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The changing of the guard

Should reports in the blogosphere be believed, Netherlands will climb to the top of the new FIFA World Ranking when it is released on Wednesday. This changing of the guard comes as current leaders Spain have lost three friendlies since they were crowned world champions last summer, while the Dutch have been undefeated since. Obviously, it is just statistics, but it is an indication of the progress the team has made since the appointment of coach Bert van Marwijk after Euro 2008.

As Wesley Sneijder said prior to the cancelled friendly against England earlier this month: "If we have an away trip to a smaller nation these days, then we go there to enjoy and with the expectancy to win. There is no question about it. We used to travel to countries like Macedonia or Albania in fear. Not anymore. Our confidence has grown so much."

Robin van Persie proved the eagerness of the players to be in the squad. He had suffered a knock during an Arsenal friendly in July, but never thought of withdrawing. Theo Janssen did decide to call in sick for the South American trip in June with a minor injury and was duly left out of the squad for Wembley. Van Marwijk has options and alternatives in many positions. If one player is not available, another gets his chance and usually takes it. Everyone wants to be part of the winning team.

In his three years in the job, Van Marwijk has managed to find a tactical system that can easily accommodate his players and bring out the best in them. Just look at Erik Pieters of PSV. He rarely impresses at his club and even lost his place for a while at the start of this season, but there is no debating that he is the permanent successor to the retired Giovanni van Bronkhorst. Pieters came on after half-time in the meaningless friendly against Ukraine in August last year and has only missed one match since.

Another example is Kevin Strootman, who joined PSV this summer. Strootman was in and out of the Under-21 side in 2009-10, when he was relegated with his club Sparta Rotterdam. While his team-mates Niek Viergever and Erik Falkenburg stayed in the Eredivisie with a double move to AZ, Strootman struggled in the second tier as Sparta dived into a mid-table position. During the winter break, FC Utrecht used their Europa League income to splash around €700,000 on the left midfielder and within a month he was the star in a 3-0 home win over Ajax and earned a call for the national team. In June, he started against Brazil and took charge in midfield without hesitation. This convinced PSV to pay a hefty €4 million for him, handing FC Utrecht a nice profit. Had PSV taken the chance on Strootman six months earlier, they would have paid €3 million less and might have won the title. Hindsight is, of course, a wonderful thing.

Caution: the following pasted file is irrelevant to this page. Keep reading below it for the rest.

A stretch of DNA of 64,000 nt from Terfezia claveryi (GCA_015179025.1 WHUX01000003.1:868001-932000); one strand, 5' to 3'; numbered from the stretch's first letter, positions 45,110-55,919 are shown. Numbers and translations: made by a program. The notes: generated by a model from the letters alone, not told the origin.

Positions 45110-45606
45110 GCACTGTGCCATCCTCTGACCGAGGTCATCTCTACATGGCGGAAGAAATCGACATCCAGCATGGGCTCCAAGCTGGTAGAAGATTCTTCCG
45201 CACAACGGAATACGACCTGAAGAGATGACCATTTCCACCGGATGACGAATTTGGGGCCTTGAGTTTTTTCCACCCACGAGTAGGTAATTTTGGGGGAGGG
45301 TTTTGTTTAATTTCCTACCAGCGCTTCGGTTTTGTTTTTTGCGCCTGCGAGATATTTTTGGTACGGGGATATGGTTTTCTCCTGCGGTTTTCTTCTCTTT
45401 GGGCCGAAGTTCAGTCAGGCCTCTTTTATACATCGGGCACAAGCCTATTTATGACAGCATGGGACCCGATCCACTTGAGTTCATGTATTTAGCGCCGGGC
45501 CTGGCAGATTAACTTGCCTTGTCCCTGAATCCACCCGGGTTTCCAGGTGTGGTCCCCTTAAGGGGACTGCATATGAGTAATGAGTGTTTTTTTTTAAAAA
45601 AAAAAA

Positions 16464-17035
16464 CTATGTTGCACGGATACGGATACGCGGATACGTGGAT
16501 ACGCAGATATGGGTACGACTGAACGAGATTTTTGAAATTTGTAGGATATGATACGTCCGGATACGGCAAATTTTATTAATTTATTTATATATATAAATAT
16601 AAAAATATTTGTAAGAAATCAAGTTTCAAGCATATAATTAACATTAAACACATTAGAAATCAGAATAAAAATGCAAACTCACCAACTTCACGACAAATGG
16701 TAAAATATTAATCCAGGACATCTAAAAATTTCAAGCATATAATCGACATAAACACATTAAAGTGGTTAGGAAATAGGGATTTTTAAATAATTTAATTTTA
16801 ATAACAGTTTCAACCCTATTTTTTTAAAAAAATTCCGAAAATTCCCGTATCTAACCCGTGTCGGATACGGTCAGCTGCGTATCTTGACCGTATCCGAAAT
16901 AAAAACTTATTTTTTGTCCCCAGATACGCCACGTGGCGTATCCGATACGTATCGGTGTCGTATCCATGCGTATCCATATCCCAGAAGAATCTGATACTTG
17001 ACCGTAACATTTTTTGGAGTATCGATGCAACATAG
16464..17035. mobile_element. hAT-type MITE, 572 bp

It goes to show that although the Eredivisie is a relatively unheralded league, the Dutch players who ply their trade at home have relatively little trouble finding a place in Van Marwijk's side. Even the out-of-form players abroad have flourished for the national team. Eljero Elia struggled to keep his place at ailing Hamburg, but as a sub for Netherlands he whizzed past everyone in his path, while Klaas-Jan Huntelaar failed to score for Schalke in 15 successive games but was on the scoresheet against Austria during that spell. And despite the team being bereft of the world-class Arjen Robben and Robin van Persie through injury for most of last season, the Dutch still kept on winning.

So Van Marwijk has built a machine in which the cogs are by and large replaceable. The almost ever-present Wesley Sneijder could be defined as the leader but his deputy, Rafael van der Vaart, might well be able to replace him. And don't forget Ibrahim Afellay, who is eager to impress during his appearances for the Dutch team when he is not making them at Barcelona. These attacking midfielders are backed by a strong defensive block that has not changed - Van Bronckorst aside - since last year's World Cup final in Johannesburg.

Glancing at the fixture list for September, Spain should be able to reclaim their No. 1 position, though they may not in the long run. Rumour has it that their team is falling apart. The seven Clasicos in five months at the end of last season are believed to have had a devastating effect on team spirit and one wonders what went through the mind of national coach Vicente Del Bosque when he saw the fights after the latest edition in last Wednesday's Supercopa. He has to pick up the pieces and mend them before his squad travels to Euro 2012.

It is obvious that Jose Mourinho is on the warpath and, with his Real Madrid team unable to rival Barcelona in footballing terms, the Portuguese has chosen to focus on belligerent and antagonistic tactics. This could make the Primera Division very exciting this season, but it might hamper the chances of the national team to achieve another big success next summer. Del Bosque's will be praying that a Real-Barca Champions League final in May in Munich is avoided. Imagine his players kicking each other all over the Allianz Arena before the losers are forced to join the winners the next morning on a plane to Warsaw or Kiev to prepare for Spain's European Championship title defence. A nightmare scenario for Del Bosque; a dream for Van Marwijk.


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